Summitry is a staple of international diplomacy and the European Union is no exception. Summits raise expectations: of last-minute, heroic breakthroughs; of meaningful change. They exist to punctuate the tensions of international relations with images of harmony and hope that may well be illusory. In the EU, summits are often a last resort to reach agreement.
Approaching the EU’s long-awaited summer summit in the final week of June, the stakes were high and expectations already low. Among other structural flaws weakening the EU from within, the bedrock of the Franco-German friendship has been put under serious pressure by divergent ideas in key policy areas.
In the end, German Chancellor Angela Merkel managed to emerge from the summit with the deal on migration she needed to avert a breakdown of her ruling coalition, but it was a close call.
And on the face of it, progress was made at the summit on three headline agenda items: migration; security and defence; and “jobs, growth and competitiveness”. Conclusions were reached unanimously and all parties left still on speaking terms. But as the summit chair, European Council president Donald Tusk, announced: “It is far too early to talk about a success.” What counts, he continued, is implementation “on the ground”. Brexit was relegated to the sidelines.
But on the ground, the EU is divided and obstacles abound. Many factors would have to fortuitously align for the successful implementation of the sinister sounding deal on migration. The issue was the most intractable of the agenda items and it all but crowded out discussion on the other issues. But on those too, cross-EU agreement is understandably hard to come by, from sharing the burdens of bolstering the single currency, to the desired strength of the EU’s defence capability.
Alongside securing agreement, the EU needs all its members to fully sign up to shared principles and shared values. Of these, solidarity is undoubtedly the most important for the summer summit’s conclusions to be fulfilled. It is also in the shortest supply.
At the heart of such deal-making lies the Franco-German relationship, enshrined 55 years ago in treaty form. Driven by past events and present ties to favour co-operation over conflict, France and Germany hold their own regular summits and on June 19, French President Emmanual Macron and Merkel duly met at Meseberg Castle in Germany to compare notes. They emerged from their talks brandishing a joint Meseberg Declaration, which was strikingly ambitious.
Paris and Berlin pledged to refresh their founding friendship treaty later in 2018; they recalled at length their shared values and ambitions regarding Europe; and they agreed terms for the EU summit items. At Macron’s urging, they edged closer together on matters where German reluctance is legendary, such as a common budget for eurozone countries.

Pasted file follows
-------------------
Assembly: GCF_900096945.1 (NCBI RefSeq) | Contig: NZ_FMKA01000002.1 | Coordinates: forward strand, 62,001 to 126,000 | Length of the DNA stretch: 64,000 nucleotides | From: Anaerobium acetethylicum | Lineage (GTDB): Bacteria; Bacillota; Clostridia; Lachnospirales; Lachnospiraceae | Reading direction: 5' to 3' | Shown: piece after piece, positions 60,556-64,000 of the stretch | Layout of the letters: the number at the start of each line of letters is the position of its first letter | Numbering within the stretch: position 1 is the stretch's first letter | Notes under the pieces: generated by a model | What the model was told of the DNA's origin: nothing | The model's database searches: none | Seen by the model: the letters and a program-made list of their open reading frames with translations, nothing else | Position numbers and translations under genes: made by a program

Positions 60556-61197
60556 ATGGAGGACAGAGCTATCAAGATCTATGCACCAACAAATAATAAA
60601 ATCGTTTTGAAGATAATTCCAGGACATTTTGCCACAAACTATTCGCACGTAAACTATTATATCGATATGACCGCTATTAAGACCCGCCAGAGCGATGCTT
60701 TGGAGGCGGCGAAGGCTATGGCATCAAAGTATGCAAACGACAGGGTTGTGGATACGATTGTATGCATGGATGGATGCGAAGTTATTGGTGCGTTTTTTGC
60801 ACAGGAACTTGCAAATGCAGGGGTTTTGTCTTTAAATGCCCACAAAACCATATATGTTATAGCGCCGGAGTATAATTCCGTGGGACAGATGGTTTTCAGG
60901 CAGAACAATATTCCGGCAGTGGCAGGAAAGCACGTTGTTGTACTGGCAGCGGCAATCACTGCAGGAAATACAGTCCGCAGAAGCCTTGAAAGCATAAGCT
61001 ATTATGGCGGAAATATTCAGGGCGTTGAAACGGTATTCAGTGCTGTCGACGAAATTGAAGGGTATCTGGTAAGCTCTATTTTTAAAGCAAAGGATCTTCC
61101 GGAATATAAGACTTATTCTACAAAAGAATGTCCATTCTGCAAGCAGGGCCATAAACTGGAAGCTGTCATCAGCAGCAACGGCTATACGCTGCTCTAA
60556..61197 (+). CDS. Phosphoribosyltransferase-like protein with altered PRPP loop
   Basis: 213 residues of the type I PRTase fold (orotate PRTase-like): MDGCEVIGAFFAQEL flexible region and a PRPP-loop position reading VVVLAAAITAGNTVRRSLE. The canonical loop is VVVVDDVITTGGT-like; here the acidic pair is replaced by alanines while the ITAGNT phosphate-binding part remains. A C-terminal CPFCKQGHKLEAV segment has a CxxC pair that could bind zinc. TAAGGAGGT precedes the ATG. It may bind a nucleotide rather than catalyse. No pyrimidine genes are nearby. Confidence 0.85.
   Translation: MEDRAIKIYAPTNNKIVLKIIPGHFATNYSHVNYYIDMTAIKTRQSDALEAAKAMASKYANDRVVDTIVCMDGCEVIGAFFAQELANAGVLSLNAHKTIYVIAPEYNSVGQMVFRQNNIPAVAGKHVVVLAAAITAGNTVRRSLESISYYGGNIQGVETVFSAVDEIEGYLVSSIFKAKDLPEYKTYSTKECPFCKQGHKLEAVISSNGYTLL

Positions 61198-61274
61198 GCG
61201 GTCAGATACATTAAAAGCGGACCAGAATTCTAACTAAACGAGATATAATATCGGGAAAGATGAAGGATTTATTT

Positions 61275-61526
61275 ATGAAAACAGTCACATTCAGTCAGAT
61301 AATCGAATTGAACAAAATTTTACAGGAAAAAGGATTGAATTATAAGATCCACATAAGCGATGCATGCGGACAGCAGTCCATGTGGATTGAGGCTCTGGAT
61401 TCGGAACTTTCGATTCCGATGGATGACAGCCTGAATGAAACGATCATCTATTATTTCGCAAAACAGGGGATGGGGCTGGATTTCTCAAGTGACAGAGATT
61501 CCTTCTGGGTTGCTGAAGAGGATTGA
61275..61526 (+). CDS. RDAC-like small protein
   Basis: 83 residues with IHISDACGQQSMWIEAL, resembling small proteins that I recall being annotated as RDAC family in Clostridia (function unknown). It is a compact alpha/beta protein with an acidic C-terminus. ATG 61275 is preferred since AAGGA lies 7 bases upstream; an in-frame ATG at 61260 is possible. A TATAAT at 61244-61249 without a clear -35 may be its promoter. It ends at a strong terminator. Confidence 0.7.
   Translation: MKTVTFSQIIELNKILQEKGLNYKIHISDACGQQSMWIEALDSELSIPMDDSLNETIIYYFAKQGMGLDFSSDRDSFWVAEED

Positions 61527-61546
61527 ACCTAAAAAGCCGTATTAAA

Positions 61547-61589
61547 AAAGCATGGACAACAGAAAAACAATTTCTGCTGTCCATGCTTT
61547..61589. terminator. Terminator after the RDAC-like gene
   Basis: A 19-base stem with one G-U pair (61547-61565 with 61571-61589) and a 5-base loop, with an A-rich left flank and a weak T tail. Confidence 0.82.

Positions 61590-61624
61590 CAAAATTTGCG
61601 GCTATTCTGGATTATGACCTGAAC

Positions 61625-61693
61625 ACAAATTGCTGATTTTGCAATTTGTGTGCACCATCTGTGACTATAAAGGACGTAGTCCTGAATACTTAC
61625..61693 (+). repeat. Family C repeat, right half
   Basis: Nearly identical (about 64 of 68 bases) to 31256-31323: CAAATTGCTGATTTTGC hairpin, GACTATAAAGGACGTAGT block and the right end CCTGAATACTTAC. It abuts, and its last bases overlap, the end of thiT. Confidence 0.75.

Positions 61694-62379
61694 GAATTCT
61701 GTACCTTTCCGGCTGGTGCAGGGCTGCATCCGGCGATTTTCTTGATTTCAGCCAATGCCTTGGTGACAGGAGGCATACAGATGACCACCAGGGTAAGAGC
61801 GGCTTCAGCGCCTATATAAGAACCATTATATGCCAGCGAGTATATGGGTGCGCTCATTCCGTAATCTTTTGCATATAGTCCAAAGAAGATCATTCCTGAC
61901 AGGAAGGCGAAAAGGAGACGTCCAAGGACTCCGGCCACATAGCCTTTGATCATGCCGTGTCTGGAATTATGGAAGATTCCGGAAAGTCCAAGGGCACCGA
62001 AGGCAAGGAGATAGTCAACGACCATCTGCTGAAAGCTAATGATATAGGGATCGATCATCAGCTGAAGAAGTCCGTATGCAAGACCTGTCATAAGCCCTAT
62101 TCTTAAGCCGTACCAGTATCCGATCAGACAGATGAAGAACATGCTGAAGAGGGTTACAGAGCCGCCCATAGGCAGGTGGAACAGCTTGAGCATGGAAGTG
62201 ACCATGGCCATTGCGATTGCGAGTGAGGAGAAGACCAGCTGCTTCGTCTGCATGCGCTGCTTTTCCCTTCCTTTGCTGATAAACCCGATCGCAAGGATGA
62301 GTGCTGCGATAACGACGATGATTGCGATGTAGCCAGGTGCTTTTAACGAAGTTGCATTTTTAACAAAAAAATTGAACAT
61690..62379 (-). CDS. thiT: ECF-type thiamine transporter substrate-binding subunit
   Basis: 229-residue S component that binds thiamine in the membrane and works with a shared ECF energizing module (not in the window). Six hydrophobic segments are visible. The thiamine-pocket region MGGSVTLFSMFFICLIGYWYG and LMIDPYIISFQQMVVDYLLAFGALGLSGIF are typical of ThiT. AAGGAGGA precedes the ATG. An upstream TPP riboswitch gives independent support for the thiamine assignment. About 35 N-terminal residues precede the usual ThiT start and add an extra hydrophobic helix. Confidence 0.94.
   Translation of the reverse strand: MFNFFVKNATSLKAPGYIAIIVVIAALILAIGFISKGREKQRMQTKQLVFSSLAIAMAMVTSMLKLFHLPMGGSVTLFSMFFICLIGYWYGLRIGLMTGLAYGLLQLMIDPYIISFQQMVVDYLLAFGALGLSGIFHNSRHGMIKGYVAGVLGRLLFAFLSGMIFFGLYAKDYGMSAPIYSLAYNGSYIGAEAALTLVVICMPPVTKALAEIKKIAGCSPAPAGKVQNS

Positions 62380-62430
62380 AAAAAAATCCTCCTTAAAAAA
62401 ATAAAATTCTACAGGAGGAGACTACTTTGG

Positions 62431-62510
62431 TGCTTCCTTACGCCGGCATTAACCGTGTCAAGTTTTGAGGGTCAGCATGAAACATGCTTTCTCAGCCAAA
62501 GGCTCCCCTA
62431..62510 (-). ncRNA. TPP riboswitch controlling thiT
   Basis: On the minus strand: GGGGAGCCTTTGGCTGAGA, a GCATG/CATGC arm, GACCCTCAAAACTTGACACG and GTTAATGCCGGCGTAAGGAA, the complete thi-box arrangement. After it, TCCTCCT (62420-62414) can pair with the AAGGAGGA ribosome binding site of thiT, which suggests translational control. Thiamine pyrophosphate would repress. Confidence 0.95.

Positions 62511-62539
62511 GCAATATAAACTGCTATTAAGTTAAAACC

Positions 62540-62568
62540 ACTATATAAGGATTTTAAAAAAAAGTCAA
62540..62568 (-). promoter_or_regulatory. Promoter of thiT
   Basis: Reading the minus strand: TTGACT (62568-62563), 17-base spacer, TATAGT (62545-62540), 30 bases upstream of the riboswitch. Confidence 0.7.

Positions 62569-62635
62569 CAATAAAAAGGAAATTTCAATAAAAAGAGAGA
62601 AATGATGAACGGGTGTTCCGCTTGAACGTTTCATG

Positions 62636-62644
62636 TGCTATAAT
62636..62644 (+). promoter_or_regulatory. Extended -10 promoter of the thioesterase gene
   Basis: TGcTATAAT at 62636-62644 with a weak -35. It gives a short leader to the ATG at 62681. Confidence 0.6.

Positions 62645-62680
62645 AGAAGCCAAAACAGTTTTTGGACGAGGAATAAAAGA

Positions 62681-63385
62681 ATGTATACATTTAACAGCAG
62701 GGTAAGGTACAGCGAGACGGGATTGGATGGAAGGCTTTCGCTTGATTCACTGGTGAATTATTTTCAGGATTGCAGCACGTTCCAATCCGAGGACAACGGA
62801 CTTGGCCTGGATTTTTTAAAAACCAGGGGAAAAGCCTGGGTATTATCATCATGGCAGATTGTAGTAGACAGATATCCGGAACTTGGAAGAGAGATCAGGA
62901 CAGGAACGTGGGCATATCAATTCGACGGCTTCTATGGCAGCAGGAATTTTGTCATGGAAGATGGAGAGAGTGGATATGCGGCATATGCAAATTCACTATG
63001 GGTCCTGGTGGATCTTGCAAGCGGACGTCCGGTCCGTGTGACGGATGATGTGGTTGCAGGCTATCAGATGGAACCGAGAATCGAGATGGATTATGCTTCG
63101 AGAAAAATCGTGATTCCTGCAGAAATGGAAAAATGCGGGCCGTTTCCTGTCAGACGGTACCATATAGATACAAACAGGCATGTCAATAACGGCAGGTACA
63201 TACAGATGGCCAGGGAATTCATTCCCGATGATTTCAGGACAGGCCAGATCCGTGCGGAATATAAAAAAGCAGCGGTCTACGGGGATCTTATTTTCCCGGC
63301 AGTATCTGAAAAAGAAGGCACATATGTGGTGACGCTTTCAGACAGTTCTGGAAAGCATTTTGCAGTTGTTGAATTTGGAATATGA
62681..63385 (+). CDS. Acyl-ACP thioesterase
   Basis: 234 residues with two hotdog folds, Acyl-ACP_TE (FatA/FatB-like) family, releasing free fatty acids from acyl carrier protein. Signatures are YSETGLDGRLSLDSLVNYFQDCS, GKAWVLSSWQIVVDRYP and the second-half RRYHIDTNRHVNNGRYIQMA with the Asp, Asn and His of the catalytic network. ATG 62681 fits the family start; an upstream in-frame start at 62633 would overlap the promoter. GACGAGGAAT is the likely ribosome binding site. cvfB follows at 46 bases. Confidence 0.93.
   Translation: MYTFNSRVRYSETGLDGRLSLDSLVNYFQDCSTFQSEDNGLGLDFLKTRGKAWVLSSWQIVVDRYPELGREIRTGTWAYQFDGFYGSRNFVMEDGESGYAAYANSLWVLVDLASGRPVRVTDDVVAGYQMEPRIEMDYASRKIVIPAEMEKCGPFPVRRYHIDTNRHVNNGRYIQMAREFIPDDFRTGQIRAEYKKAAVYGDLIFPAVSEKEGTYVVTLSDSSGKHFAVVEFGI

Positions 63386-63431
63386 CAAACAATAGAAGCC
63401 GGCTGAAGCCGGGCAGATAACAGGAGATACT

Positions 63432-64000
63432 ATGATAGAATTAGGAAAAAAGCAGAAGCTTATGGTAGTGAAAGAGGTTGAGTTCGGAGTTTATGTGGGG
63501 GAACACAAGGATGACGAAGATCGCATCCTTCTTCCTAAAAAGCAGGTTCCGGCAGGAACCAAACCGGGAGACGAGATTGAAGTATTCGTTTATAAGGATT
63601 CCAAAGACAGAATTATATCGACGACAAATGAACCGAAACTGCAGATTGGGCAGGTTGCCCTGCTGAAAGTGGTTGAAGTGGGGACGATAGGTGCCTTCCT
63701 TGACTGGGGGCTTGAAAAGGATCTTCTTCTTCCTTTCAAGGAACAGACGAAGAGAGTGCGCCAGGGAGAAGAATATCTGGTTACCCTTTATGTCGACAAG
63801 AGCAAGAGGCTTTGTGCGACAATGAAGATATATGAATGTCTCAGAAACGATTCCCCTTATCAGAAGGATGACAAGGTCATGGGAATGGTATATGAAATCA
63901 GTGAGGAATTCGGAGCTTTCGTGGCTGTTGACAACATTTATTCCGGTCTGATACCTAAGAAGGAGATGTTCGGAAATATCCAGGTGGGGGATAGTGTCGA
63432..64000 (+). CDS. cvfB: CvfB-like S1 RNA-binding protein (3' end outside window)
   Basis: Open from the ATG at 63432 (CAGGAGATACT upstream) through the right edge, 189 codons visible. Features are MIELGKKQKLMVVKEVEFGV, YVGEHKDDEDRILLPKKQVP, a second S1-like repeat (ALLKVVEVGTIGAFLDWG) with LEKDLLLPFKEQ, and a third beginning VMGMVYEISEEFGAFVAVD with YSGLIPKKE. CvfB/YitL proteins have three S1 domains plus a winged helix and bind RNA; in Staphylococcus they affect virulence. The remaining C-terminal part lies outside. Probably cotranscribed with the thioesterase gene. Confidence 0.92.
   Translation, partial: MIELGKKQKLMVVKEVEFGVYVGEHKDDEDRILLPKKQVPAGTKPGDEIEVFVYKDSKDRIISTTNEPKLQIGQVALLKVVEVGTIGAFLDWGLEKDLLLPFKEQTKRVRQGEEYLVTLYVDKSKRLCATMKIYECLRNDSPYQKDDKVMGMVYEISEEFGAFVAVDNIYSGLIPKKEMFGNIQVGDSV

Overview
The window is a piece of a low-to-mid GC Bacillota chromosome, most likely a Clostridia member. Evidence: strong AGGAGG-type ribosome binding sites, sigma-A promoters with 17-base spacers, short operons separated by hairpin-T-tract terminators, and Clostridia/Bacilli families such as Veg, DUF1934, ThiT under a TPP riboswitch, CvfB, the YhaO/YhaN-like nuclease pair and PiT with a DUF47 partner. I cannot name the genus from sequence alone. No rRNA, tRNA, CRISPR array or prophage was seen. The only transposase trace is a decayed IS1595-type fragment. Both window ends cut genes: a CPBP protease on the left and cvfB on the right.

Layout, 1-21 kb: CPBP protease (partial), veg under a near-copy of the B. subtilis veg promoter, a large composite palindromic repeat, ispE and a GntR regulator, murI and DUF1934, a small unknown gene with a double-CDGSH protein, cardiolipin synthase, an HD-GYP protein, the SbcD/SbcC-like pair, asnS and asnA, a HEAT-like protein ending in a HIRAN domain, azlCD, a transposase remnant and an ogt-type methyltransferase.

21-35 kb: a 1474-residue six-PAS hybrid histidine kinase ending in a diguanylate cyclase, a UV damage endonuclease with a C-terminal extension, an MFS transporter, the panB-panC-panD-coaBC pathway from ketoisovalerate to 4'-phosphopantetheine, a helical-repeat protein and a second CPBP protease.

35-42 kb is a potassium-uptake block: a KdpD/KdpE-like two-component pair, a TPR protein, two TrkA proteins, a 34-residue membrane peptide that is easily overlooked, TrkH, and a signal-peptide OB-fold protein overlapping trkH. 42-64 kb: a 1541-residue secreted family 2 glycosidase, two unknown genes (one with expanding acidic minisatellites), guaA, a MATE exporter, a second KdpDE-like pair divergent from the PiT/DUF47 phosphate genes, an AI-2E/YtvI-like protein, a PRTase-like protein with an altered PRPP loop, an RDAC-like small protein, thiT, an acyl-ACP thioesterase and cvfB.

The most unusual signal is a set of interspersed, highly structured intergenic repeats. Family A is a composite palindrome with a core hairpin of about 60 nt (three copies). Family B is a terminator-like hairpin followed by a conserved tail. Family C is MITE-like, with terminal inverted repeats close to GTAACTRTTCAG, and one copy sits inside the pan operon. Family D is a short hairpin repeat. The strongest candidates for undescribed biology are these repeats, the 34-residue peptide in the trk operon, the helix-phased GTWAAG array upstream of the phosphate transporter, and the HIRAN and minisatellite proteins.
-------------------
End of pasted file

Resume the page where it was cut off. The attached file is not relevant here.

But in the EU in 2018, context is everything, and the context is ominous. In France and Germany alone, domestic politics do not encourage the leap of faith to genuine EU-level sovereignty that activating the Meseberg Declaration would entail. In particular, Merkel limped to the June EU summit under the stark shadow of an ultimatum in all but name from within her own government, should the final EU deal on migration not be to the liking of her interior minister, Horst Seehofer. A few days after her return, he agreed not to resign.
Friends and neighbours of the Franco-German couple are also threatening to come between the pair. The UK’s intention to bring its 45-year-old EU membership to an end deprives Germany of an ally over fiscal affairs and France of a fully reliable partner in matters of security and defence. The Trump-like shock actions of Italy’s new government, such as unashamedly stigmatising ethnic minorities, could potentially bolster populist forces within Germany and France. Hungary and Poland also continue, unpunished, to transgress EU values and the rule of law that they signed up to when joining the EU.
Moment of truth
Can France and Germany lead the way? They still bear the burden of their historical obligation to co-exist peaceably and to forge bilateral agreement where fundamental differences of opinion exist. Of the two leaders, Macron is currently the stronger, bringing fresh thinking to the partnership and vital (if largely symbolic) support to Merkel. A renewed bilateral Franco-German bond is a necessary condition to counter the centrifugal forces currently testing the European Union, but it is unlikely to be sufficient.
For Macron, the EU has arrived at a “moment of truth” when unity is absolutely the name of the game.
Summits take place to display just such unity but often on the slimmest shreds of real solidarity. Even when the visuals and words look and sound right, summits at best mask what’s beneath in order to take an audacious step forward. At worst, the gaps between the handshake and hugs on the one hand, and what’s going on on the ground on the other, are part of the problem.
In an age of seeming ungovernability, summits simply don’t help. They expose leaders’ vulnerabilities and project power over forces that threaten to escape them. The EU has done well in the past by muddling through, and we can only hope for more of the same.